It's been a week where an inadvertent remark by Secretary of State John Kerry has done more for Middle East peace than his predecessor's entire tenure and Vladimir Putin is as busy as President Obama in making the case to the American people for how stability in the Syria is to be reached.
Russia and the US have apparently negotiated an agreement about dismantling the chemical weapons in Syria. With its agreement, Syria will now become a signatory of UN prohibitions against using weapons that it never admitted that it had, and surrender them without actually admitting that it used them on its own citizens. In return, President Obama will quietly withdraw a request for permission that he was never going to get from Congress for a response to their use; which no one wanted to look too closely at, lest they discover that some of them had come across the border from Iraq during one of the previous Administration's foreign policy escapades and have to admit that they were there in the first place.
Wait a minute! These are CHEMICAL WEAPONS whose components can only be destroyed properly by those with expert knowledge of such weaponry under the most exacting of conditions in specialized facilities through the use of tremendous heat. Without delving too deeply into how the United States gained the singular expertise required for the destruction of such materials and the demolition of the sites that create them, I would suggest that anyone who believes that those with such proficiency are not in uniform may already be committing significant abuse where modern chemistry is concerned.
As for their safe disposal ... The last time I looked, the entire nation of Syria was a war zone occupied by multiple factions with no love for each other, let alone President Assad and his government. (As for the US and its on again, off again support of regime change ... not so much.) Now regardless of whether the agreeing parties yesterday also reached peace amongst the disparate factions involved with this conflict (they haven't) or is planning on imposing peace on the region by some means (no one's said so), someone's going to have to provide security, transport, and disposal of these materials while the fighting is still going on. (Lest heaven forbid, they should fall into the wrong hands.)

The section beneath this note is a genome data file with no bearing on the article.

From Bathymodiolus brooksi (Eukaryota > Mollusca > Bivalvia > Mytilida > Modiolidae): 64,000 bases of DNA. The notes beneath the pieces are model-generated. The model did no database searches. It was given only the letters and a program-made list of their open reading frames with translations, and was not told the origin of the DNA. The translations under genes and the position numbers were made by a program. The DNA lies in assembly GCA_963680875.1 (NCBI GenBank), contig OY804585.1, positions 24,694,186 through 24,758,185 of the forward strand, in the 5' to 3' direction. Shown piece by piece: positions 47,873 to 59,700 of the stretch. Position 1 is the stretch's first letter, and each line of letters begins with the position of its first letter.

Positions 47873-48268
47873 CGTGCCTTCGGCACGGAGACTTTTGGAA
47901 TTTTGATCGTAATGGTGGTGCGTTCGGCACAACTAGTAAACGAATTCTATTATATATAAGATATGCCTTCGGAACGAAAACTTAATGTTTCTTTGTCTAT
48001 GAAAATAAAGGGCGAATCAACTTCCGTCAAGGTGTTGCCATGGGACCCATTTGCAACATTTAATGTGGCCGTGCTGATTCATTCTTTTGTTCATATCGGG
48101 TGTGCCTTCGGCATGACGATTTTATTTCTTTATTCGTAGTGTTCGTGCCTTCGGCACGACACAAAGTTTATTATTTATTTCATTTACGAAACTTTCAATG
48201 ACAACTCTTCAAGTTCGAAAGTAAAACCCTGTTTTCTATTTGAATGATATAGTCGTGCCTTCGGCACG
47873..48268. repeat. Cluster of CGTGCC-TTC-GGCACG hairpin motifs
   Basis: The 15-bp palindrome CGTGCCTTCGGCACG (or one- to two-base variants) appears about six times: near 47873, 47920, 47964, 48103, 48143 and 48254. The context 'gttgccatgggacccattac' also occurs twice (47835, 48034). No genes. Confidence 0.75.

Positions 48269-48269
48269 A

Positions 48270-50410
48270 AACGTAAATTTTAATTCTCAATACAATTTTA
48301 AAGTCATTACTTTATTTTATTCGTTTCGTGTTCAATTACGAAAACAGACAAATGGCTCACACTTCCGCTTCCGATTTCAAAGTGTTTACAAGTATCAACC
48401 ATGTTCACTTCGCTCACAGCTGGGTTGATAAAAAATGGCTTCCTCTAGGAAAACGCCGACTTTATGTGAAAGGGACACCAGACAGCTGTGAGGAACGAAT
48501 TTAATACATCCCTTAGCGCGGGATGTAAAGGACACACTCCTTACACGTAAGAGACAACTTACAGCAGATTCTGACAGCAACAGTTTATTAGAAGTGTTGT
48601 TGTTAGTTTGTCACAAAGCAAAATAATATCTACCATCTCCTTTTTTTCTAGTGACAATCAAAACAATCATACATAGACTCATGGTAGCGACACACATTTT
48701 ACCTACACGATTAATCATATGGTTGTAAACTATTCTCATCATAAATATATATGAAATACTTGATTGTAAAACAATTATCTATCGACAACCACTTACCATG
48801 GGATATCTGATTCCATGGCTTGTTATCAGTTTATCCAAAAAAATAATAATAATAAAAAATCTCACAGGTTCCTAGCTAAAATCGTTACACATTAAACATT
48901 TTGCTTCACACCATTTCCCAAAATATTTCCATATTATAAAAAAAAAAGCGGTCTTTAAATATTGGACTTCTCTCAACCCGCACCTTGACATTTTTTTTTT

Regardless of what anyone in the Administration, Congress, or the Press is peddling these days; if this task is to be accomplished, a great number of US personnel are going to have to place themselves in harms way as part of this process. Construction engineers are going to have to build a disposal facility in that part of the world. (We probably have or had one in neighboring Iraq, but that nation's gone to hell under recent foreign policy and those facilities may no longer be operable.) Security and transport will need to be provided from wherever the stockpiles have been most recently relocated (to protect them from our Tomahawk cruise missiles) to wherever the disposal and remission sites end up. Ground forces will necessarily make up some part of that security if for no other reason than to protect convoys from IED's (improvised explosive devices) and suicide bombers; along with their requisite supply and logistics services. Air cover will likewise need to be provided as part of that security, which because of the location means carrier deployment, use of Saudi air bases, or both. Deployment of carriers will mean the further staging of a fleet of ships for support, logistics, and fleet protection.
Based on current intelligence estimates of the size of stockpiles in Syria and even assuming that the warring parties currently occupying the space allow us to proceed, it's likely that undertaking such an operation will require 'boots on the ground' for the rest of the decade at a minimum. Up until now, the promise against such a condition is the only thing achieving bi-partisan support. Strange that in the rush to celebrate this agreement, no one is talking about these unintended consequences of their success.
It was Lee Hazlewood that wrote "These Boots Are Made For Walking"; that Nancy Sinatra (Frank's daughter) made famous in back in 1966. It won't be go-go boots on the beach that we'll be talking about in 2013 and beyond however, but combat boots once again deployed to march the sand in Middle Eastern deployment.
An earlier version of this was picked up and reprinted on the website of the